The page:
the soldiers. With John Jr in the Navy stationed overseas and later with Edward in the Army, stationed down South during the Korean War, taking a cue from her mother, Lois began a practice of letter writing-- cheerful letters that shared news about family and friends and assured them that all was well at home. (Keeping ties through letters and cards was important to her. She loved giving and receiving pretty cards and recorded
every birthday, births and other occasions in her address book to make sure that she sent a card, even joining the Hallmark club later in life.)
From time to time, Lois worked with her mother Gladys on Avon promotional events. Gladys, who had started to work as an Avon representative to help put her children through college, eventually worked her way up to
the position of regional manager— the first and only African American executive in the company at that time.
Lois always talked about seeing the dining room table filled with Avon orders before Christmas that necessitated the postponement of the family celebration until deliveries were made.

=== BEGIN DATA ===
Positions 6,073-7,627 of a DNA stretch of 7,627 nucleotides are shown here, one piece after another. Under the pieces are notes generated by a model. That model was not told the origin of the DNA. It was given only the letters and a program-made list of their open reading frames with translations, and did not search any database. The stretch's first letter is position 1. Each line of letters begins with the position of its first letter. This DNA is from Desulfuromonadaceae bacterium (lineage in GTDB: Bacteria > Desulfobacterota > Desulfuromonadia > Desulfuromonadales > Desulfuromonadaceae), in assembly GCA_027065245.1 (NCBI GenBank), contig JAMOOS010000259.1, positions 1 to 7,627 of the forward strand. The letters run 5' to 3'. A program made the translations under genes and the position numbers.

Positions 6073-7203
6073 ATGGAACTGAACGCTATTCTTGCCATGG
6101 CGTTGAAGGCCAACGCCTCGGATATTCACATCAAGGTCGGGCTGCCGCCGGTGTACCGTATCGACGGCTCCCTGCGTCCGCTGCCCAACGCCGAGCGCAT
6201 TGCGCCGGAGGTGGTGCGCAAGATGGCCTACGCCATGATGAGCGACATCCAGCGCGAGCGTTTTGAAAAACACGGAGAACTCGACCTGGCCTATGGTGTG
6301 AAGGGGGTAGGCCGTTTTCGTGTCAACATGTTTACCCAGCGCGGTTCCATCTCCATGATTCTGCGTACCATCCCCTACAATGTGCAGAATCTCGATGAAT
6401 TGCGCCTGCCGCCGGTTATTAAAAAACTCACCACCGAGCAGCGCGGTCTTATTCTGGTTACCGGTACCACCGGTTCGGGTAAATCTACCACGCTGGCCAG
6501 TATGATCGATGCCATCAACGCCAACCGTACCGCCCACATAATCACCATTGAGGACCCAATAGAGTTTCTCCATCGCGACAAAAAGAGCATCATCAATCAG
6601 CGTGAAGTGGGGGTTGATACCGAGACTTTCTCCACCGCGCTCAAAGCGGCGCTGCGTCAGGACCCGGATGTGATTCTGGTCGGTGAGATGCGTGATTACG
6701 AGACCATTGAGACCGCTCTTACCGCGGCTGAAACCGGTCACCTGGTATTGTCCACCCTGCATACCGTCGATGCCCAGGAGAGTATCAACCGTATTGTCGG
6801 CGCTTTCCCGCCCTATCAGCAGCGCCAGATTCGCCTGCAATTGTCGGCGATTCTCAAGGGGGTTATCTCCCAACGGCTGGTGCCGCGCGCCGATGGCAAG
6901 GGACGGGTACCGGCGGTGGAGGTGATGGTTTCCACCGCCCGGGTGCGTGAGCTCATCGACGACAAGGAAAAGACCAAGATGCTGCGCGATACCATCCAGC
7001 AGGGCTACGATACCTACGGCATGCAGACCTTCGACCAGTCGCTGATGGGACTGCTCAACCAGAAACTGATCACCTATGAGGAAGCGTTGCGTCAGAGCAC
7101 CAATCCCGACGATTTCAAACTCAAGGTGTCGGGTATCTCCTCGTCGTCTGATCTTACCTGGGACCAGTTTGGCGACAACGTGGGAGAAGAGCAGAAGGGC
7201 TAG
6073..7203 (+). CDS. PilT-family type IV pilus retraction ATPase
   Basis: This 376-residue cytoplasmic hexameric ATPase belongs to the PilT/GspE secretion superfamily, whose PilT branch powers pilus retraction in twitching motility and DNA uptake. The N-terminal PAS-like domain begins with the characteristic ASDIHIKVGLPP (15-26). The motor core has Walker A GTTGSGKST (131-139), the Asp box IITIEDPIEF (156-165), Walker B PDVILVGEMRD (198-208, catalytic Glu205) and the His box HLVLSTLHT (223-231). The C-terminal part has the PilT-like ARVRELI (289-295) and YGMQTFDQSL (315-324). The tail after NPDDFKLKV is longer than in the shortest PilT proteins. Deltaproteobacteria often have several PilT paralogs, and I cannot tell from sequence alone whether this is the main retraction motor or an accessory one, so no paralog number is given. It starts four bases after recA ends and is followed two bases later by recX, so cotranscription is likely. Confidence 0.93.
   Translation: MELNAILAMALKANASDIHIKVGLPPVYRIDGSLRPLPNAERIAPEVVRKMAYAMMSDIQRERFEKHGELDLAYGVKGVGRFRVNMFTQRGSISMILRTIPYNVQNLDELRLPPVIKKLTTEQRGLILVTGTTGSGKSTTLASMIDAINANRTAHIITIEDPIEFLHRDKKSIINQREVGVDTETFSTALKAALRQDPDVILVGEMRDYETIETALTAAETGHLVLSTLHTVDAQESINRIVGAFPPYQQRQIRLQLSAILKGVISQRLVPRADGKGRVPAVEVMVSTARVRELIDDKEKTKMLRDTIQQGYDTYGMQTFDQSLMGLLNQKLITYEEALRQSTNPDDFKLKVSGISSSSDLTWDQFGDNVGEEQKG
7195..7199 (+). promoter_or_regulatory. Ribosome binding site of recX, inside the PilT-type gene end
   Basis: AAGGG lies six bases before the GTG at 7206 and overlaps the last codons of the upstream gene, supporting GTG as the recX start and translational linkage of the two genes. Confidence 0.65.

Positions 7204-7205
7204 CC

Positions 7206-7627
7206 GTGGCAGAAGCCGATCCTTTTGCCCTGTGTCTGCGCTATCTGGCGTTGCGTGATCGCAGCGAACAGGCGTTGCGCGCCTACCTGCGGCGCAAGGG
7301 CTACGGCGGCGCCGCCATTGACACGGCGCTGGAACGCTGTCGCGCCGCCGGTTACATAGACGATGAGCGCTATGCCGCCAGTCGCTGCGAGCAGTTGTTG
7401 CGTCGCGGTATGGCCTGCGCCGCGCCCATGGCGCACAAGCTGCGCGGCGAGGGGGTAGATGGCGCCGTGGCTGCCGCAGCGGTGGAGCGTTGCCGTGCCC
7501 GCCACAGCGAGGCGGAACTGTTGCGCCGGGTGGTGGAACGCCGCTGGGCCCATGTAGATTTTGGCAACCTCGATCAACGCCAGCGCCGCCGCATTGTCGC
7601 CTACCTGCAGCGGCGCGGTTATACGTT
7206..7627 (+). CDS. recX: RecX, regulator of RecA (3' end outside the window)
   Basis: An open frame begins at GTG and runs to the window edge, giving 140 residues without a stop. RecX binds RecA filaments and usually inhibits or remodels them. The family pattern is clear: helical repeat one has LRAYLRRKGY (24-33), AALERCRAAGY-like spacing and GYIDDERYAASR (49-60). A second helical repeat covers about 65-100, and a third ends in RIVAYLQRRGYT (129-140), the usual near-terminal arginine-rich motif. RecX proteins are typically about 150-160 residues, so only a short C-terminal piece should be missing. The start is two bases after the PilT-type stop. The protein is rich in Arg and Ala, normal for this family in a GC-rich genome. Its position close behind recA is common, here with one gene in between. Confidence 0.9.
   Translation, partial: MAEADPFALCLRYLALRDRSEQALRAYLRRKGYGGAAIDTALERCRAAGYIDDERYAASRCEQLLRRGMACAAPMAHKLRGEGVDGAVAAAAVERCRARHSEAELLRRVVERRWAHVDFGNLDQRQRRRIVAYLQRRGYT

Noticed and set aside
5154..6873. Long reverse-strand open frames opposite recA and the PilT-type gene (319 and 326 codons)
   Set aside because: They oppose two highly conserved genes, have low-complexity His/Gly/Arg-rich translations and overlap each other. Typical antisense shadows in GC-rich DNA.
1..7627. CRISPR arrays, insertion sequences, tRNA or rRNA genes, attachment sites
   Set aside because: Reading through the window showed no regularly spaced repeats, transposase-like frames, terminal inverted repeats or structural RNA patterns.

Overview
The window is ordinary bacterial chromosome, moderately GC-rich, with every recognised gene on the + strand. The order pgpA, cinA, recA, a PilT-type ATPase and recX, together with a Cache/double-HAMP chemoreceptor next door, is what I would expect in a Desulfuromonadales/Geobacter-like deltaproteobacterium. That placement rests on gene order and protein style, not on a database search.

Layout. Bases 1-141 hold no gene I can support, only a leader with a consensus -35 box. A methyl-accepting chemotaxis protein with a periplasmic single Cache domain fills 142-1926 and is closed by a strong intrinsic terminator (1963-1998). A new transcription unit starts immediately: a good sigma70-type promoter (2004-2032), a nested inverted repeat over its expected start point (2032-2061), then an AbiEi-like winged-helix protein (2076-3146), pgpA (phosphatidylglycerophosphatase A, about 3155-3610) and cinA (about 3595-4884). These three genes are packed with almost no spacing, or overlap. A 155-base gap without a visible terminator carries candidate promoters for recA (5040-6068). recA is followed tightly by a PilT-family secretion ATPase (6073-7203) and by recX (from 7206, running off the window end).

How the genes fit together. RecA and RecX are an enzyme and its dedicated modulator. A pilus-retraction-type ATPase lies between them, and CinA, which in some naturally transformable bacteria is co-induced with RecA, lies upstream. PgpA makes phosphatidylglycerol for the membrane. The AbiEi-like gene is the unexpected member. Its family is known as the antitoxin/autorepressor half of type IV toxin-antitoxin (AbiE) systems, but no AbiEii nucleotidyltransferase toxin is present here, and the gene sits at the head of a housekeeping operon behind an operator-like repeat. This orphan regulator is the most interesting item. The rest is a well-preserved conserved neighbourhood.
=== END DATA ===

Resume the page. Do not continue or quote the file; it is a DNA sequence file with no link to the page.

It is from their mother that the girls learned poise, style, grace, strength, and generosity. They also all appreciated a good hat, a tasteful diamond or two, (though costume jewelry was just as fun), real pearls, and a
mink stole and coat. The girls would often share clothes with their mother and each other, particularly later in life. As soon as they were able, however, their mother insisted that they work to get these luxuries for themselves—no need to marry for them!

Lois continued her studies, graduating in 1948 from the University of Pennsylvania with a MS degree in Elementary education. Her employment with the School District of Philadelphia began on July 1 st 1947, with a
salary of $2800 a month, prior to certification in 1948.
In the early 1950’s Lois travelled to the Tuskegee Institute (University), Tuskegee, AL to take summer courses.
There she met Edward Charles Arthur, who was attending the College of Veterinary Medicine. Lois and Edward married in Philadelphia, May 26 th 1951.
Lois had been adamant that there be lots and lots of yellow flowers, (her favorite color), and that yellow canaries be released at the end of the ceremony!
Her brothers and sister would often tease that they never married because of the stress and lavishness of that day!
In January 1952 she took maternity-leave from teaching and her son Edward Charles Jr was born April 4 th 1952. Named for Edward he was given the nickname Chip, as in “chip off the old block.”